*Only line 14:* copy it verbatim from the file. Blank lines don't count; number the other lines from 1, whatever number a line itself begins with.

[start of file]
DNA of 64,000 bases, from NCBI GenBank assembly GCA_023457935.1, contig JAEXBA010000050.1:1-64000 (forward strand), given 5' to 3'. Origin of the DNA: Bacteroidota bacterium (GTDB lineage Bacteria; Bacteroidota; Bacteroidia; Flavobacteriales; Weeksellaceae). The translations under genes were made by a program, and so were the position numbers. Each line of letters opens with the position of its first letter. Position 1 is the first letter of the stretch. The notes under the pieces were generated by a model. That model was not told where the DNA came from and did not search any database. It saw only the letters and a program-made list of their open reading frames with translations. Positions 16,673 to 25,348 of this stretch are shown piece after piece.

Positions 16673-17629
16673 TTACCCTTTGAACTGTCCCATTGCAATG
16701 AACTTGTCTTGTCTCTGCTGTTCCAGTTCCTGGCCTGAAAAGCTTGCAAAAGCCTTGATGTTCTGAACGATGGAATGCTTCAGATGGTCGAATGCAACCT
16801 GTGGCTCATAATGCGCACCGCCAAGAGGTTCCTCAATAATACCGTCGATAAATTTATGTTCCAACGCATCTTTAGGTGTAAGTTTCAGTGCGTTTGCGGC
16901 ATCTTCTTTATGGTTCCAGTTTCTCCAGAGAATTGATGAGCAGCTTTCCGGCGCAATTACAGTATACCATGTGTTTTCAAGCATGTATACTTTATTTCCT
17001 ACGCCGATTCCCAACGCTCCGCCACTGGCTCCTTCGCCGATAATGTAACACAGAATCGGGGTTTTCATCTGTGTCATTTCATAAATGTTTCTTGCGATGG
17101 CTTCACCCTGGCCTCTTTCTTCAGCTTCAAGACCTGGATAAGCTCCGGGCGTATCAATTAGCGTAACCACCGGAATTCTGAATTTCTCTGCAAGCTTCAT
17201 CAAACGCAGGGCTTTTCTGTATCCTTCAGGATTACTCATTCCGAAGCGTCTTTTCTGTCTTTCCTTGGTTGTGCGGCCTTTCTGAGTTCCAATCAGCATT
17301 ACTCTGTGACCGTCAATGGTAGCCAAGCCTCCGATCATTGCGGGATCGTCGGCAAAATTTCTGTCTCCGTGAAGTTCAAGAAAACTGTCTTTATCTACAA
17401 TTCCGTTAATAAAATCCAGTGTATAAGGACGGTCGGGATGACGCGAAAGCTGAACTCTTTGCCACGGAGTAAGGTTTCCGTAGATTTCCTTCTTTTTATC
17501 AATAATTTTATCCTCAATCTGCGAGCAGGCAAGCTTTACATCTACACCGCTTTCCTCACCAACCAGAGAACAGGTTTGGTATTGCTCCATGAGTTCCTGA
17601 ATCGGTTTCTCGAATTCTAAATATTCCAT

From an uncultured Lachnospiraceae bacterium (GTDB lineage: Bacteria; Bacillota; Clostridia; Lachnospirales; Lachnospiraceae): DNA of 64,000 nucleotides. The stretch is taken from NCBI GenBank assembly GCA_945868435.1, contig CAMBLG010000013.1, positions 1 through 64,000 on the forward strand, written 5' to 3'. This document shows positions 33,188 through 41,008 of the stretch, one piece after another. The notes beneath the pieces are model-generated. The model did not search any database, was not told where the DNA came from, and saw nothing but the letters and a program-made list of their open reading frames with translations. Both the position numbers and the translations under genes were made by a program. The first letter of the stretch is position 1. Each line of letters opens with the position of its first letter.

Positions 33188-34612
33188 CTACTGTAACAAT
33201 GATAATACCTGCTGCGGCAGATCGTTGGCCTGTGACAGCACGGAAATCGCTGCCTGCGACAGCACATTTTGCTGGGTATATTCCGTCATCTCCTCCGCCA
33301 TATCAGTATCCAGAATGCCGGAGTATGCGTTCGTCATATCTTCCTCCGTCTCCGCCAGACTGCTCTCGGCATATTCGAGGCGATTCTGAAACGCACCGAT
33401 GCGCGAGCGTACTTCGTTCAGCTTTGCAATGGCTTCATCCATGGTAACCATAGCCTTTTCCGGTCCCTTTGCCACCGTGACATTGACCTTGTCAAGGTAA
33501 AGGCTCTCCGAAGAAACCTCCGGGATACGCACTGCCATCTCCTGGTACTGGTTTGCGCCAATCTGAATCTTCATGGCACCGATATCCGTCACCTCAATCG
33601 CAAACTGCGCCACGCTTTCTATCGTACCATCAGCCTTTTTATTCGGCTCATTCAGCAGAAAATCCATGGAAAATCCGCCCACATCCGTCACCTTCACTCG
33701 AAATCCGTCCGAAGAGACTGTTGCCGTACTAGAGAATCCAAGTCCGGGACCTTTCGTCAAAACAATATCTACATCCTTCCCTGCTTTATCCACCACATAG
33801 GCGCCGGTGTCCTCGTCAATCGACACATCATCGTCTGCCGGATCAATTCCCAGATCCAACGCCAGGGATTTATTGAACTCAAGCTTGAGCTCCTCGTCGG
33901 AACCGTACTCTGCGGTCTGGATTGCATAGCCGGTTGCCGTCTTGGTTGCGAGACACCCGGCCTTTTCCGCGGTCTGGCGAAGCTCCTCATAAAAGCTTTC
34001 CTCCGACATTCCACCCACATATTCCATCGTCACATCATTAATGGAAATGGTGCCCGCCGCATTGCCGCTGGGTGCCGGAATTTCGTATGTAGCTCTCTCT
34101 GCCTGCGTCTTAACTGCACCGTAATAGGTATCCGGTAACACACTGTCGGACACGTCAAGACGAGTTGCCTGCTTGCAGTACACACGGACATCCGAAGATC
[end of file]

From an uncultured Lachnospiraceae bacterium (GTDB lineage: Bacteria; Bacillota; Clostridia; Lachnospirales; Lachnospiraceae): DNA of 64,000 nucleotides. The stretch is taken from NCBI GenBank assembly GCA_945868435.1, contig CAMBLG010000013.1, positions 1 through 64,000 on the forward strand, written 5' to 3'. This document shows positions 33,188 through 41,008 of the stretch, one piece after another. The notes beneath the pieces are model-generated. The model did not search any database, was not told where the DNA came from, and saw nothing but the letters and a program-made list of their open reading frames with translations. Both the position numbers and the translations under genes were made by a program. The first letter of the stretch is position 1. Each line of letters opens with the position of its first letter.